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Taj Mahal: 40 Years of the Rainbow Blues
Written by Terry Roland

"The blues is a tone that puts me in contact with a lot of things, culturally, spiritually, cosmically. I really enjoy it, and I'm not going to let it go, because it's that good."

­ Taj Mahal

What do you do when you're a kid born into a musical family and you grow up with styles as diverse as gospel music Caribbean jazz, and the rainbow of styles on the radio during the 1950s? If you're Taj Mahal, you soak it in and create never-heard-before music. 

Arriving on the scene in the mid-'60s when envious British youngsters were trying to learn from the legendary elders of American blues, Taj was the effortless heir apparent who seemed to be able to emulate the founding fathers (and mothers) of blues without needing to imitate anyone. It was already a part of his being. Still, he had the edge of an original, personalized guitar style that added an ethnically pure dimension to the trendy blues movement of the day. While he made his mark during this period, the then burgeoning rock scene didn't know quite what to do with Taj. Being an important figure in the blues movement of the day, he was kept busy. However, during the '70s, as American rock music scene lost its identity, Taj Mahal defined himself through the exploration of international music.

A true innovator and musical wanderer, Taj Mahal didn't sit still after the short-lived blues revival faded. He always stayed true to his country-blues roots. Indeed, his view of blues was not static but as a progressive musical experience that absorbed his entire being. 

Taj drew his roots from the gospel music of his mother and the Caribbean jazz influence of his father. Notably, when he moved to L.A., he formed the Rising Sons with Ry Cooder in what must have been a musical collaboration made in heaven, or at least on some blues-soaked Caribbean island. In 1965, he helped to fire up the blues revival of the late '60s, but it was Clapton, Mayall, Canned Heat, and other white acts who reaped the commercial rewards. Still Taj kept traveling and he was soon experimenting with various forms of world music, bringing it together with some of the best of American rock, blues, and soul styles. He didn't just create the roots of this movement; he became the roots. Today, no world musician can approach the fusion of styles without drawing on Taj Mahal's influence, even if they don't know it. It is a collective musical movement and the tide was formed by Taj and few others. 

It seems wherever he has traveled, he has absorbed the musical styles of the culture. Beginning in his youth in North Carolina where, in his teens, he mastered Piedmont blues, he then moved on to the diverse styles of Muddy Waters, Jimmy Reed, and Lightnin' Hopkins. In later years, as he traveled, he explored the music beneath the African-American blues, including the earliest forms of the music of the African slaves. Over the next four decades, he studied music from Africa, Caribbean, India, Hawaii, and Jamaica. He recorded several children's albums and spoken word projects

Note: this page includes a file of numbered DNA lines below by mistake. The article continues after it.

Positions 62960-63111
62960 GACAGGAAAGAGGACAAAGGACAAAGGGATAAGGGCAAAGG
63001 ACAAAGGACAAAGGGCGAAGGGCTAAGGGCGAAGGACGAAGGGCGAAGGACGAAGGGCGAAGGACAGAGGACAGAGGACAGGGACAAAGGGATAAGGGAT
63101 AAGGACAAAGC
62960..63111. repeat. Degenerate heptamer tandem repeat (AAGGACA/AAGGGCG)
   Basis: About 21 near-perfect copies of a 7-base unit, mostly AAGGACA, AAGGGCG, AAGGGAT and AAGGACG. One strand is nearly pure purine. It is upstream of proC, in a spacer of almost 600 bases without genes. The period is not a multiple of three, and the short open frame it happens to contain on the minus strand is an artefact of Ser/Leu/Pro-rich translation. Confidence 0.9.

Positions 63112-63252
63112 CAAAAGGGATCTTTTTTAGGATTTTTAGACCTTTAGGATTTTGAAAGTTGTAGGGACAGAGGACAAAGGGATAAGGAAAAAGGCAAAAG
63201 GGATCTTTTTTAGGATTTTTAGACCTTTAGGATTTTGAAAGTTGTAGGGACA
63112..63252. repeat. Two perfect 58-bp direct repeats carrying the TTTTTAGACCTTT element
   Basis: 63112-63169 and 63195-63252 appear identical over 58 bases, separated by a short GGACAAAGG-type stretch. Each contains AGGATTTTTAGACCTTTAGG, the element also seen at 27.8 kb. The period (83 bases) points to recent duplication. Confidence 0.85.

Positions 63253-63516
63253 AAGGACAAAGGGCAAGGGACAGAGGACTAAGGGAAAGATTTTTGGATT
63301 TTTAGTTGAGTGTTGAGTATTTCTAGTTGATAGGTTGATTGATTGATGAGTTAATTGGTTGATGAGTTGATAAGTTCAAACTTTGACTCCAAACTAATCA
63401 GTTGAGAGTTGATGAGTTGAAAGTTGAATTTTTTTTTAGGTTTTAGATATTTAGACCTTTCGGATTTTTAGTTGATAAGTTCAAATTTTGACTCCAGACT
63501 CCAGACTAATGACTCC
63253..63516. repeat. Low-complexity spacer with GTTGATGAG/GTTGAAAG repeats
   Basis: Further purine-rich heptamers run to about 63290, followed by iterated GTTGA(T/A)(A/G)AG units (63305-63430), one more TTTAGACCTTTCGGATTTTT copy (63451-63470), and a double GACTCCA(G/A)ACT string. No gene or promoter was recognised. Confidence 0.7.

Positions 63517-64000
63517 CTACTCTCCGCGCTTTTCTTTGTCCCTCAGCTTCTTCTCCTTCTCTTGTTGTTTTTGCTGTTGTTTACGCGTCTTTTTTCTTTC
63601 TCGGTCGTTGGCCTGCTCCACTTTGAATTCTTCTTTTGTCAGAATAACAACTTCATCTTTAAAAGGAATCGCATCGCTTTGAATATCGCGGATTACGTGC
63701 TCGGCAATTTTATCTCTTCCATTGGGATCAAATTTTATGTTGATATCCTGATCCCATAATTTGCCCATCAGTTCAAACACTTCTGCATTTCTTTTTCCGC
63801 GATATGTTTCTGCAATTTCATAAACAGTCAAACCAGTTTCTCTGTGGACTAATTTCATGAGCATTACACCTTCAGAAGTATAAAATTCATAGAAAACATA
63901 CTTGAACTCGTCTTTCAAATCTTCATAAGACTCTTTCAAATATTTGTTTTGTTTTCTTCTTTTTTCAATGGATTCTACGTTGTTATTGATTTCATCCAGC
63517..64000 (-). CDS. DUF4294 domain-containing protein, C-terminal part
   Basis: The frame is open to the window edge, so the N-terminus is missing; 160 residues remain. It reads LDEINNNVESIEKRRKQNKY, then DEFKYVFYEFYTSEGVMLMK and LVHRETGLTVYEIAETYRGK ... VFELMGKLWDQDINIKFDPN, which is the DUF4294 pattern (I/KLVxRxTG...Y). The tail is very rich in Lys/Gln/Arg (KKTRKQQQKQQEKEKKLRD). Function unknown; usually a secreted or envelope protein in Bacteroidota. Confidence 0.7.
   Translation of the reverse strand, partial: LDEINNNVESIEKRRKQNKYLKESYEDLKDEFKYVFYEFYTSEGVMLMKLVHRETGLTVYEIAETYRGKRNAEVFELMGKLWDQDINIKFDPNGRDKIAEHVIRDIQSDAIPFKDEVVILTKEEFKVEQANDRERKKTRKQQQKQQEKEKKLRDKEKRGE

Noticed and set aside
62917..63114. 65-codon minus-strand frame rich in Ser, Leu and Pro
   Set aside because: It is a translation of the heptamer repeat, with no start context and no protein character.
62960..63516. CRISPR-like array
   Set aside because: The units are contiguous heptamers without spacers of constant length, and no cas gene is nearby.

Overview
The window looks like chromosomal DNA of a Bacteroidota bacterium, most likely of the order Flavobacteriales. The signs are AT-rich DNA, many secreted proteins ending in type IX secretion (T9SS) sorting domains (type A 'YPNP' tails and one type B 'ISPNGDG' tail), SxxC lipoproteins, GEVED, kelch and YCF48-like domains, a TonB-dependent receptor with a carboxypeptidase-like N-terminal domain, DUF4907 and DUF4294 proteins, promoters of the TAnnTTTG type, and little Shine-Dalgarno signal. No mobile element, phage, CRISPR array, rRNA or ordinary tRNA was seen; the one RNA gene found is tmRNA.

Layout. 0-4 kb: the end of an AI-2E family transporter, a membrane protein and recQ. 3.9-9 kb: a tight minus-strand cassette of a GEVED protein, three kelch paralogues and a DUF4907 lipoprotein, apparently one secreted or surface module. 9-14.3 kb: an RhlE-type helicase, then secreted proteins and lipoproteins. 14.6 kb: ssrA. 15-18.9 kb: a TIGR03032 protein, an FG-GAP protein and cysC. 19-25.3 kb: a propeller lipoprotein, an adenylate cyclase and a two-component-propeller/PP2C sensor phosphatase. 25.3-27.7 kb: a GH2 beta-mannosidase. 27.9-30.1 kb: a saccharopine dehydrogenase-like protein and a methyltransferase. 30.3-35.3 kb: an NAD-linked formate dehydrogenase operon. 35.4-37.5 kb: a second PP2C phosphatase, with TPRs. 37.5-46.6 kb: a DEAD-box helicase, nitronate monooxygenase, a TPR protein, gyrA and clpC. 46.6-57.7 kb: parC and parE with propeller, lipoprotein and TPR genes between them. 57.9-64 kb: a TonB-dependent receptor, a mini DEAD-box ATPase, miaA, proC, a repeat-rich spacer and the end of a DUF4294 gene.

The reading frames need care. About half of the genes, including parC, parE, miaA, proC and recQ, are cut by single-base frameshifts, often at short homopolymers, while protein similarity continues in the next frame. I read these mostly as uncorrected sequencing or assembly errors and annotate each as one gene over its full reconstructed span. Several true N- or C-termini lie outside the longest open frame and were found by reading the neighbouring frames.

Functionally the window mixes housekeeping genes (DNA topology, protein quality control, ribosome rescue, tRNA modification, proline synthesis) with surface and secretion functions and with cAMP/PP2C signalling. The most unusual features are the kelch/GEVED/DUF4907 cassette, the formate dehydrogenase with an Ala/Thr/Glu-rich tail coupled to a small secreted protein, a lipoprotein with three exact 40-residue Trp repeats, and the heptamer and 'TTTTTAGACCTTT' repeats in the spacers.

The reward for these innovations, like so many ground breakers, is limited commercial success or fame. However, through the years he has created what can easily be regarded as some of the best of American music. He won Grammy awards for his albums Señor Blues and Shoutin' in Key. He has also witnessed new generations rise up directly from his influence. 

Today, Taj lives in Hawaii. From this, he has brought Hawaiian music and blues together. He also gained a reputation as an excellent fisherman. At times, he can be coaxed off the islands to tour. Check his website for his tour schedule.   Also, available on his website, is his new  album,Maestro Baby. It appears this will be another fine album of new originals and influential songs of the past. And, all of those international styles are there, which he has explored for the past 40 years. The new album will also include special guests Los Lobos, Ben Harper, Jack Johnson, and Ziggy Marley. 

As Taj Mahal continues to explore the music of the world, if we are willing to follow and listen, we will discover, not only the soul of American roots music, but the pot of gold in the myriad of music formed in a rainbow of styles. 



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